To cope with the rise of illegal migrants and asylum seekers from Syria, Greece turned many of its facilities into detention centers. This hostile welcome had been criticized by nongovernmental organizations (NGOs) where numerous cases of abuse have been recorded by asylum seekers. (Ari, 2014). With Greek unemployment around 27.2%, thousands of Syrian refugees are working in the shadows of undocumented care givers, domestic workers and planting and harvesting crops in fields. Greece is not opposed to employing immigrants; however, they want them for very specific jobs. Greece’s economic woes can be traced to before the conception of the Euro. After adopting the single currency, Greece continued enjoying a liberal economy, overspending on the 2004 Olympic Games, allowing public sector wages to increase by 50% and never addressing wide spread tax evasion. (Vradis & Dalakoglou, 2011). Most recently, Greece is facing widespread corruption and debt, arguing it has limited resources to fight the growing problem of Syrian refugees and has appealed to the European Commission for additional funds to do so. (Lynn, 2011). With austerity measures currently in place, Greek officials are in fierce debate as to how Greece should approach the refugee explosion. Arriving at Greek islands, refugees are detained for days in overcrowded cells. Asylum seekers are not allowed to work and receive no government assistance. Condemned by the European Court of Human Rights for mistreating and illegally deporting political refugees, Greece was ordered to pay thousands of Euros to many asylum seekers. (Ari, 2014). Clearly, impoverished Greece is facing a refugee crisis. Undoubtedly it has transitioned to a country of destination for the Middle East. More recently, it has become a country of entry and transit for hundreds of thousands of unauthorized immigrants. As a result, Greece is now laden with issues related to its entry points, its permeable borders, rising refugee applications for asylum and severe allegations of human rights violations. (Hill & Smith, 2011). Not only is it confronting the worst economic crisis of modern times but its current refugee problem is now impacting innocent Syrian refugees scrambling across its borders. Huge public debt and an ill – conceived decision to borrow from the IMF have changed the entire economic, political and social policies governing immigration in Greece. With incomes and opportunity employments dwindling for even native – born Greeks, a competitive aura has arisen in the social climate resulting in lower wage remuneration, a shrinking labour market, and fewer allowable applicants for immigration landed status. All these attributable factors have threatened Greece to the point where the EU is required to intervene.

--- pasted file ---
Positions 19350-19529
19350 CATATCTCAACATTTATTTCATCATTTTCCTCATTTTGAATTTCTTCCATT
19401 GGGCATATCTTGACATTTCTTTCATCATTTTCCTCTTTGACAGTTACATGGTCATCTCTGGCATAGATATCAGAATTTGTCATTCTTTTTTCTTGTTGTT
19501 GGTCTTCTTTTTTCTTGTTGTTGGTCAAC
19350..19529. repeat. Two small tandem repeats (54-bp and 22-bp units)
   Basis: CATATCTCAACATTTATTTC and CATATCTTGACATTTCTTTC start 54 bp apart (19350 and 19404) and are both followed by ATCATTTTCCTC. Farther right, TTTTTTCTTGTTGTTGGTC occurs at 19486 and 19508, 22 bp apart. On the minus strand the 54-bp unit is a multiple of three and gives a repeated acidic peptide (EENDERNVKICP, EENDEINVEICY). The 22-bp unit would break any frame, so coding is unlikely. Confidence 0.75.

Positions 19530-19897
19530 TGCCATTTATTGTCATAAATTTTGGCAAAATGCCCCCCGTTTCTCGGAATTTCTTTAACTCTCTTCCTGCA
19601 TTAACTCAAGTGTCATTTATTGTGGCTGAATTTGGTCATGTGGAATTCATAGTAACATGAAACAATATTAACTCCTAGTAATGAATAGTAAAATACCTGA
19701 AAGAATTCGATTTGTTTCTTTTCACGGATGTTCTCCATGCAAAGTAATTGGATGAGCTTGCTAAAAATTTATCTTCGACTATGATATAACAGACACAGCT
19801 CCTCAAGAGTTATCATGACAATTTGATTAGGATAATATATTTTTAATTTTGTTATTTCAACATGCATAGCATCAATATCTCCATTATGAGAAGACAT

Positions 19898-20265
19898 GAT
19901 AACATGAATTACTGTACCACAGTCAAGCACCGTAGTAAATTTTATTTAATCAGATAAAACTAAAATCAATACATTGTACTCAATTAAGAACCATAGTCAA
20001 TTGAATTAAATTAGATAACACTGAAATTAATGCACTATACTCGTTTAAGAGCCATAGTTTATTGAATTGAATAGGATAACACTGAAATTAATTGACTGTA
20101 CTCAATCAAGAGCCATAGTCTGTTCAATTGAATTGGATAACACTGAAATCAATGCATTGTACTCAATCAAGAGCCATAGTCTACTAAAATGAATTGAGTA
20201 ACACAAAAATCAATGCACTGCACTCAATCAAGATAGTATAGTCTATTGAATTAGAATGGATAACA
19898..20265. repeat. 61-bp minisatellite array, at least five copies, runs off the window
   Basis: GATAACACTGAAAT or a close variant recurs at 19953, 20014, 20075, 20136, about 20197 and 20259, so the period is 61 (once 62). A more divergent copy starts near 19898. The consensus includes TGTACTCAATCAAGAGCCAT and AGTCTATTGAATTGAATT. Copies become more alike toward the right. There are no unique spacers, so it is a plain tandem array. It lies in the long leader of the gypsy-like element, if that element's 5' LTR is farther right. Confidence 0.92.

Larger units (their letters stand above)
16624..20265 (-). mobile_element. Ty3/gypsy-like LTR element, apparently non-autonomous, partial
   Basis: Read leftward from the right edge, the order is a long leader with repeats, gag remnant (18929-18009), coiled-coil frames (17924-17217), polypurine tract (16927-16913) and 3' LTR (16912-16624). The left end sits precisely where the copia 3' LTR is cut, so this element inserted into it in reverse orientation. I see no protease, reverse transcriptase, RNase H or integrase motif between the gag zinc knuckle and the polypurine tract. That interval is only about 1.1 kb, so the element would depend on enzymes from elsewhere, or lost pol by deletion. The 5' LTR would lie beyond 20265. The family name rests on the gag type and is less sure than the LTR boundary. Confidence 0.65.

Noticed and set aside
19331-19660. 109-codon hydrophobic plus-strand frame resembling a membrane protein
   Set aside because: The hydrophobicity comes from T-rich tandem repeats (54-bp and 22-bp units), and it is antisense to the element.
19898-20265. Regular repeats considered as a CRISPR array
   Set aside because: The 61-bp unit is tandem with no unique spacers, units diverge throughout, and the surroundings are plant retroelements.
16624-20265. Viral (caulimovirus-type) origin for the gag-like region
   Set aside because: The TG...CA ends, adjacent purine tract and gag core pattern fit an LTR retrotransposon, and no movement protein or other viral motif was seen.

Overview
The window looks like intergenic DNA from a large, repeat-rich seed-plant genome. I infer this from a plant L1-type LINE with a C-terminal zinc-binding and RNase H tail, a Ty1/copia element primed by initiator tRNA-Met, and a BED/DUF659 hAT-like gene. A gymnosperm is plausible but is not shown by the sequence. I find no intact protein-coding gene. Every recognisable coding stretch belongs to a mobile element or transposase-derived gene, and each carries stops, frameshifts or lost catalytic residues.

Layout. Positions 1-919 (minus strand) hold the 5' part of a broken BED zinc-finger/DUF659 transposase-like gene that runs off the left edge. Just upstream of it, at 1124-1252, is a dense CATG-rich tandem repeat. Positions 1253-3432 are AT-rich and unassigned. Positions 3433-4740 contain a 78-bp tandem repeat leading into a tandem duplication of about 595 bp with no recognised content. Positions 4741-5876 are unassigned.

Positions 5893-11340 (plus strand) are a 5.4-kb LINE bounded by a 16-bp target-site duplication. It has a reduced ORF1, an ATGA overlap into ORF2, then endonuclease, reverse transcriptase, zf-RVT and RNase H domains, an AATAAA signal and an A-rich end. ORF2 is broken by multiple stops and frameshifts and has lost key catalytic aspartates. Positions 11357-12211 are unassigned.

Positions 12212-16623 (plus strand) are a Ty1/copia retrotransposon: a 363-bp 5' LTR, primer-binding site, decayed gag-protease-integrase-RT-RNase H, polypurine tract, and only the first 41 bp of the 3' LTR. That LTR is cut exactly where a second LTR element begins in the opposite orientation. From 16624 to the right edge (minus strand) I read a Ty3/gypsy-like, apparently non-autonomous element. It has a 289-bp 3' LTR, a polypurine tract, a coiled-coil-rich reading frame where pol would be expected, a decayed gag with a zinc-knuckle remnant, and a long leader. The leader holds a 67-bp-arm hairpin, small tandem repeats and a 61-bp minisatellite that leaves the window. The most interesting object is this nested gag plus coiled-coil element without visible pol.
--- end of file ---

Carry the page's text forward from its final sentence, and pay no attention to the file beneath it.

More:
Greece’s Response

Greek reports are disclosing an annual spending of $13.3 million to maintain detention centers housing approximately 1,800 detainees. (Petrakis, 2012). It is currently asking the EU to pick up 75% of the tab. Analysts report that Greece is of two minds in dealing with the Syrian refugee crisis. The question remains as to whether the immigrants can stay or not. Again, Greece would like to fill the blue collar employment opportunities, such as agricultural work, and use the refugees in that capacity. However, with a maximum legal time limit of 18 months in Greek detention centers, today hundreds of Syrian immigrants still remain jailed as suspects of a crime and await trial for security reasons – many of whom broke the law simply by arriving on Greek shores without visas. (Lynn, 2011). With riots erupting in the detention centers, refugees are demanding better treatment. In addition to security and health concerns, these camps have now given rise to legal issues in which the European Court of Human Rights is now implicated. (Schattle, 2012). International immigration experts and human rights defenders have set their sights on Greece and are monitoring the situation with horror. The blatant disregard for international conventions, of which Greece is a viable member, has the international community reviewing their objectives. Greece is a member state of the EU and a long – standing member of NATO. It is fully aware of where it stands internationally and what its international obligations are. Greece has always functioned in an exemplary manner within the framework of international law.